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Combining UACR and GFR improves prediction of drug effect in CKD phase 2 trials

Presented by
Dr Tom Greene, University of Utah, USA
ASN 2022
A new strategy that combines change in urinary albumin-to-creatinine ratio (UACR) and glomerular filtration rate (GFR) slope – markers that are used individually as surrogates of chronic kidney disease (CKD) progression in clinical trials – improves the prediction of drug effects on clinical outcome in phase 2 trials [1].

Although UACR change and GFR slope are both used in phase 2 studies, integrating their information has not been straightforward, until now. By using data from 41 randomised controlled trials of CKD progression and subsequently using UACR change and GFR slope, individually or in combination, researchers were able to demonstrate that combining UACR change and GFR slope improves predictions of treatment effects on clinical endpoints, including mortality and end-stage kidney disease, defined as renal replacement therapy or an eGFR of <15 mL/min/1.73 m2. Dr Tom Greene (University of Utah, USA) explained the idea behind this combination: “We used a Bayesian model to characterise the relationships among the treatment effects on UACR, GFR slope, and the clinical endpoint across previous randomised trials. In the second step, this model was used to provide a unified estimate of the probability of clinical benefit based on the estimated effects of the treatment on UACR change and GFR slope in a new phase 2 trial.”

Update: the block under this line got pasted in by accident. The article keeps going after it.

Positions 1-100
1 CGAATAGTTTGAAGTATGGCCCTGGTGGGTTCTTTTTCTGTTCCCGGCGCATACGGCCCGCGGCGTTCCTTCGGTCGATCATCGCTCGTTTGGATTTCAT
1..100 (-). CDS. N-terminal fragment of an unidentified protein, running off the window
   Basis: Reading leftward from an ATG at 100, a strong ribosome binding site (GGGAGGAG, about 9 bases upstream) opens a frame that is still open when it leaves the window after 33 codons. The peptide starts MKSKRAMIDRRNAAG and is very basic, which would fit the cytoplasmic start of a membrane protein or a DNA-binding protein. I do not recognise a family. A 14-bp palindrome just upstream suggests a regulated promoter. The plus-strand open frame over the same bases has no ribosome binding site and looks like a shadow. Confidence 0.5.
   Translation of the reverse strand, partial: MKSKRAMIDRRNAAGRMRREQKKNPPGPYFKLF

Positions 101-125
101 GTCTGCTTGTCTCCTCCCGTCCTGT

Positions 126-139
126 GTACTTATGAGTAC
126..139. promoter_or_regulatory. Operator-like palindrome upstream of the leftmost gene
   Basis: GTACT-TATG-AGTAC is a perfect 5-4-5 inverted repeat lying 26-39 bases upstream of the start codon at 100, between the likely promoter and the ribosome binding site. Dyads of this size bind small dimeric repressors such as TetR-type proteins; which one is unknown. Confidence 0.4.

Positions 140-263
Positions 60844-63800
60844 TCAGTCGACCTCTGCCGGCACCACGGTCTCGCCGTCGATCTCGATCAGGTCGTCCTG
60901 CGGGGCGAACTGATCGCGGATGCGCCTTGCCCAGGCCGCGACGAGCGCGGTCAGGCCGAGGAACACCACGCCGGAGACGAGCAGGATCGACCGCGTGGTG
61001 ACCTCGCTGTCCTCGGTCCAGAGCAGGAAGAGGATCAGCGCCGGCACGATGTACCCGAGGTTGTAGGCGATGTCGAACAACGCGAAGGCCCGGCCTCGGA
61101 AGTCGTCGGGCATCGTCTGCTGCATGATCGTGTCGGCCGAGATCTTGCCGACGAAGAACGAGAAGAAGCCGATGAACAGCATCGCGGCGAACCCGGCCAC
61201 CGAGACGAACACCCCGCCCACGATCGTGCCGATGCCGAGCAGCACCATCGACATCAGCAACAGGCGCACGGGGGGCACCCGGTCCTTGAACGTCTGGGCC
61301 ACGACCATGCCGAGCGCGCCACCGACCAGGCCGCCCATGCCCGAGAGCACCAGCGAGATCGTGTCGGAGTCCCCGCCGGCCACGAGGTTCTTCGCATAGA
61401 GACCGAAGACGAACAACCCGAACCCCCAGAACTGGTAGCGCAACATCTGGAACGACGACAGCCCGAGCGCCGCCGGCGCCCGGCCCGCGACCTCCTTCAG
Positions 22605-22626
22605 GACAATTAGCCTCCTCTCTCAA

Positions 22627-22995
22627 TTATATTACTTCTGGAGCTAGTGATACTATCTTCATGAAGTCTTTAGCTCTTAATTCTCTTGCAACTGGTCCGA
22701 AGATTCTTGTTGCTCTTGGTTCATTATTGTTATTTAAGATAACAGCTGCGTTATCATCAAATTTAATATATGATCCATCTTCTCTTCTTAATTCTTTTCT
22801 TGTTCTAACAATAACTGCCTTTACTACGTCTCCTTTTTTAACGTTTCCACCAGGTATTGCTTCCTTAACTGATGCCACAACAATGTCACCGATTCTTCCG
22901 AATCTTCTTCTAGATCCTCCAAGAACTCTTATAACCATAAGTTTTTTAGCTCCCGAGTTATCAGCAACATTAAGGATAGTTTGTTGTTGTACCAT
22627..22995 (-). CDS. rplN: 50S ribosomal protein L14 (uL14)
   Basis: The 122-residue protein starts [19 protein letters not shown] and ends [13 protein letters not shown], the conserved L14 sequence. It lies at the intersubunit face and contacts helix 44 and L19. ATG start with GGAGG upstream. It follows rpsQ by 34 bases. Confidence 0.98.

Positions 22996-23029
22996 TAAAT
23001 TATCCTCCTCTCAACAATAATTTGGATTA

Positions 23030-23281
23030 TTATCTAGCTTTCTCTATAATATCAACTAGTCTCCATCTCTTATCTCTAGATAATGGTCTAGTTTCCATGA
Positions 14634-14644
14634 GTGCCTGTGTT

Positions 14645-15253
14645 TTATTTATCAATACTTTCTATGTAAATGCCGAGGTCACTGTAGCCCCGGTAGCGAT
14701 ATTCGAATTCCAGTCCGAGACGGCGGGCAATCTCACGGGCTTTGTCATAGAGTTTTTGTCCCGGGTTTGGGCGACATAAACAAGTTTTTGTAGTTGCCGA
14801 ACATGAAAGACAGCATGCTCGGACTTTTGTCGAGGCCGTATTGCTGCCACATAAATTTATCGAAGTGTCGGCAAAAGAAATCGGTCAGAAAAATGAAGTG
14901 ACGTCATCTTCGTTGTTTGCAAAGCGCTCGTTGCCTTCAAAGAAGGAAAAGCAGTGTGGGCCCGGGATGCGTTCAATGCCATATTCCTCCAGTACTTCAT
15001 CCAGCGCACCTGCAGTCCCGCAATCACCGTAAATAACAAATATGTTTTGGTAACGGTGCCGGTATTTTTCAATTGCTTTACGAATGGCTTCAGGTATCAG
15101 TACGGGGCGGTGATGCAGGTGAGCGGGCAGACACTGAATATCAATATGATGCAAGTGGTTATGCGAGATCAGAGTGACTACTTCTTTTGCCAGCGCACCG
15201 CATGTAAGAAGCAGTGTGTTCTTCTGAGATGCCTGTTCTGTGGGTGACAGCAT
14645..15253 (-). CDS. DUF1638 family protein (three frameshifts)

1. Greene T, et al. Change in Albuminuria and GFR Slope as Joint Surrogate End Points for Kidney Failure: Implications for Phase 2 Trials. SA-OR38, ASN Kidney Week 2022, 3–6 Nov.



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